Keel: an idea

I was just thinking how useful it would be to have some lead weights to hold things down as they glued. So, given that I will need lead to make the ballast keel and bricks at some point, I started to think about a supply of lead, and as usual this train of thought got me totally side-tracked. I am nowhere near ready to be making keels, but when eureka moments strike, they need to be given a bit of space.

I have given at least some thought to most aspects of the build already, and one that has been worrying me was the casting of the keel. Casting small weights and the like holds no fear, but the idea of pouring 455kg of lead has been troubling me. But that was before my idea. Like most ideas, it will either prove to be a good one and has therefore been done a million times before, or it will turn out to be the ‘other’ kind. However, to date, I have not come across it elsewhere.

Here is my thinking: instead of finding an enormous crucible of some kind, making a wooden mould and then risking life and limb by trying to pour the molten lead in, why not use a mould that can be heated up, and lob chunks of lead in until it looks about full? The shape of Haiku’s keel is essentially a couple of flat bars, each one about 10′ long, 10″ wide, and 2″ thick, with the lower two edges rounded over. So what, I asked myself, is about this shape and is made of something that I can heat up? The dazzling flash that came to me was… the web of a steel beam. If I can find an I-beam of the right sort of size, I can weld a plate to each end, mount it on its side on some bricks, put some burners underneath, and voilà!

4 thoughts on “Keel: an idea

  1. A 250 x 250 mm H beam (a standard size) weighs in at something like 72 kg/m so your 3 metres length gives you a 200 kg mould to handle, and 650 kg once leaded up. OK – that sounds doable. But I am wondering about what to use as a parting agent, as I suspect the lead might bond rather well to the steel. Perhaps after setting one could gently re-heat to melt the steel/lead bond, invert and tap it out…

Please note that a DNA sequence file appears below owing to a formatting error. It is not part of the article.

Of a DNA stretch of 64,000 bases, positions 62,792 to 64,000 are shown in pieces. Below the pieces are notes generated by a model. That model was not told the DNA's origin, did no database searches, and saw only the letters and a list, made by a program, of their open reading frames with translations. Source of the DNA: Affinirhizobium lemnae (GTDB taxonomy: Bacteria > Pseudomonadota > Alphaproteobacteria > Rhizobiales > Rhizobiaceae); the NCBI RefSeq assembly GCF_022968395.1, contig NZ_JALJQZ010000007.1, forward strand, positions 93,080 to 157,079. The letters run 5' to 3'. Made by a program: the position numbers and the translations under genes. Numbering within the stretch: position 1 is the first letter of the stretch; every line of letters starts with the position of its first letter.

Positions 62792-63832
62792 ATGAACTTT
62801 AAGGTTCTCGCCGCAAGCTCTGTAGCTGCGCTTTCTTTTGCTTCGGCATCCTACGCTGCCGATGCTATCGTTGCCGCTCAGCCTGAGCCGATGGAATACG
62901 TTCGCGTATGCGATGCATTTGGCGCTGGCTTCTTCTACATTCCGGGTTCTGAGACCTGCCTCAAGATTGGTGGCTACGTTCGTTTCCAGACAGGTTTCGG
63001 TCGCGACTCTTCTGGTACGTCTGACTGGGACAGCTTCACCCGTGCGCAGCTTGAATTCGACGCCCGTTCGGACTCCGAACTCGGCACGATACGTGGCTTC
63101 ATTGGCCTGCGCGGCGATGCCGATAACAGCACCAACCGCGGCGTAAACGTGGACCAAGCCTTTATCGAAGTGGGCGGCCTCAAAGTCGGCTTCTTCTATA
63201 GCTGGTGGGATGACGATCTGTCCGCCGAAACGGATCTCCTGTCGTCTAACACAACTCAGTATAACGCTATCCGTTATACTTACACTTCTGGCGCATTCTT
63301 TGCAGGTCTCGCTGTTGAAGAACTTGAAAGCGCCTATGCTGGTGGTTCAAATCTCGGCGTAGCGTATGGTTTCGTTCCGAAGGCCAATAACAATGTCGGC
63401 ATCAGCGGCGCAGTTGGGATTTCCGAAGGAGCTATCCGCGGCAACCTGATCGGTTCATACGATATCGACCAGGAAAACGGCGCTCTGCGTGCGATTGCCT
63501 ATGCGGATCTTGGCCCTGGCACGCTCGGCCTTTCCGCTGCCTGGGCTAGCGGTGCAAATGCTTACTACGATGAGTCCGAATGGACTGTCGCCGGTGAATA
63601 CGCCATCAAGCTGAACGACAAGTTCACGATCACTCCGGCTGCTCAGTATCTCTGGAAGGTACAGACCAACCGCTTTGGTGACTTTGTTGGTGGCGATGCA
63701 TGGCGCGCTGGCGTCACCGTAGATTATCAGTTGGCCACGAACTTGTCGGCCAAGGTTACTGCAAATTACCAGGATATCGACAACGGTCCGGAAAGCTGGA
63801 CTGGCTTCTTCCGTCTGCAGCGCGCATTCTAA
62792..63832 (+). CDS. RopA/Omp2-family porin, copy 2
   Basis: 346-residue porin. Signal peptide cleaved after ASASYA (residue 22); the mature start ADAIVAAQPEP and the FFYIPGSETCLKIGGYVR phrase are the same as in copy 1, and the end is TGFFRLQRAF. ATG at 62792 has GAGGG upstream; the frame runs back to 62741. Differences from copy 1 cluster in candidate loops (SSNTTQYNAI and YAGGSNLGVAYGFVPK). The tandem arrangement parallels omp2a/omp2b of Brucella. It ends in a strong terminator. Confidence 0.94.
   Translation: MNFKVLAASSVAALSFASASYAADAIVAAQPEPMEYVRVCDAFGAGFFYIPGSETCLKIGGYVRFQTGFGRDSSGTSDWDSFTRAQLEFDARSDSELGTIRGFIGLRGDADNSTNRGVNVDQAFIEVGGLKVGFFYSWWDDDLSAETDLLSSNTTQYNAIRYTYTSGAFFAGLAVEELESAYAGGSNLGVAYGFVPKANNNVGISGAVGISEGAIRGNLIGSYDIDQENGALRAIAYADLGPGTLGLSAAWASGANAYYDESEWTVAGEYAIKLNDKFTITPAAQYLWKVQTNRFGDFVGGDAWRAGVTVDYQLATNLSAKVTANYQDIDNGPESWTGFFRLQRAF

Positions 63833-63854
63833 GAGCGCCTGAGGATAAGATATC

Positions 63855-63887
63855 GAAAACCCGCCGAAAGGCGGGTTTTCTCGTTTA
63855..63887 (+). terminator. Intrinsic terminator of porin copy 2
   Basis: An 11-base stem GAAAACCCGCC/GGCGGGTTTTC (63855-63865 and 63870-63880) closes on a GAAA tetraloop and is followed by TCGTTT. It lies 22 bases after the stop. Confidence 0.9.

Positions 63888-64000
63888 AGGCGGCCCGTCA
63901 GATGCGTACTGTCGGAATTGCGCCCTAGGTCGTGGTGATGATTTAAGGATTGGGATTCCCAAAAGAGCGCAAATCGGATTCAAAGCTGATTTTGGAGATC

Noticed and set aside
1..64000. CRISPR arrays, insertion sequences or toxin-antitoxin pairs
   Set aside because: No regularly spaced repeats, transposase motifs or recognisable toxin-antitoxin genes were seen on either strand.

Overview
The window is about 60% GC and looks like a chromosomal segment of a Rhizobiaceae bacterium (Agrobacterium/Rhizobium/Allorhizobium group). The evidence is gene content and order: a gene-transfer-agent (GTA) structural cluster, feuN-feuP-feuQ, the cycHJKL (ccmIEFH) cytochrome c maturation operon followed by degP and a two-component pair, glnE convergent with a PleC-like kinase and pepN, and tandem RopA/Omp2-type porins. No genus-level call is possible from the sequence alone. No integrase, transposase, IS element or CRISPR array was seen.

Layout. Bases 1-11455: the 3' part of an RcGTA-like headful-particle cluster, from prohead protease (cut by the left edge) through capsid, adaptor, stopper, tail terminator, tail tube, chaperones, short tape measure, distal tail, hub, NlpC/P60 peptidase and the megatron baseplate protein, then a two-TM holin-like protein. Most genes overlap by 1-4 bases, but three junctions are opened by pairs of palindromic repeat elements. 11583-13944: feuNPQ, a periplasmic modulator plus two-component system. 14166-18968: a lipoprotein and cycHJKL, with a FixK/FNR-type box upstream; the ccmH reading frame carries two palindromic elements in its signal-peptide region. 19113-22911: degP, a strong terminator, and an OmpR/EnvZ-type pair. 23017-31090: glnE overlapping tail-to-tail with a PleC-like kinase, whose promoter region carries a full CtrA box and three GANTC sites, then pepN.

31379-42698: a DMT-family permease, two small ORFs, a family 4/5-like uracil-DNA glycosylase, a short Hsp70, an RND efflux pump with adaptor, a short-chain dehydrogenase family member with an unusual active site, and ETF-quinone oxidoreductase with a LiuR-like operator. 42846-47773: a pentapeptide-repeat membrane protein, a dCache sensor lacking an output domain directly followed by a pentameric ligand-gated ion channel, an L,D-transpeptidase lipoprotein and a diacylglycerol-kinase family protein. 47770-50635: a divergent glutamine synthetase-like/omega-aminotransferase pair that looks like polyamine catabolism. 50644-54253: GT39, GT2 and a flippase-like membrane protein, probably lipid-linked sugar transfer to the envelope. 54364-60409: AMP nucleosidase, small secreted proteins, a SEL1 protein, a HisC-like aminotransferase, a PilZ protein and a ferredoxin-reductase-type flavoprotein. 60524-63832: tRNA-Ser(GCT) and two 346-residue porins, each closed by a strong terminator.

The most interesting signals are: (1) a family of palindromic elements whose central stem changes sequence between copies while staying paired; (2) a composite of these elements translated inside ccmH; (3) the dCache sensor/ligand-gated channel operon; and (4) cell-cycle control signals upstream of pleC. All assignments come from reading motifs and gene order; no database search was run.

But I really like the principle of not having to pour lead.
    PS I have some scrap lead if you are interested…..

    • Hi Roger!
      Good point about the release agent – I hadn’t got that far. It would have to be something that survived heating, which may take temperatures up pretty high especially where the burners are sited.
      Thanks very much for the offer of lead – I will be in touch.

      • Hi Barnaby, I regularly make patterns for castings from wood and take them to Andrew Laing who runs Laing’s Foundry in Edinburgh. The patterns are moulded in sand, then removed and the metal is cast in the void. The cost is quite reasonable. My castings have been iron and bronze but perhaps he can handle lead too. You just need to make the pattern slightly larger to allow for the shrinkage – there are tables for this. Nice project – best of luck, John

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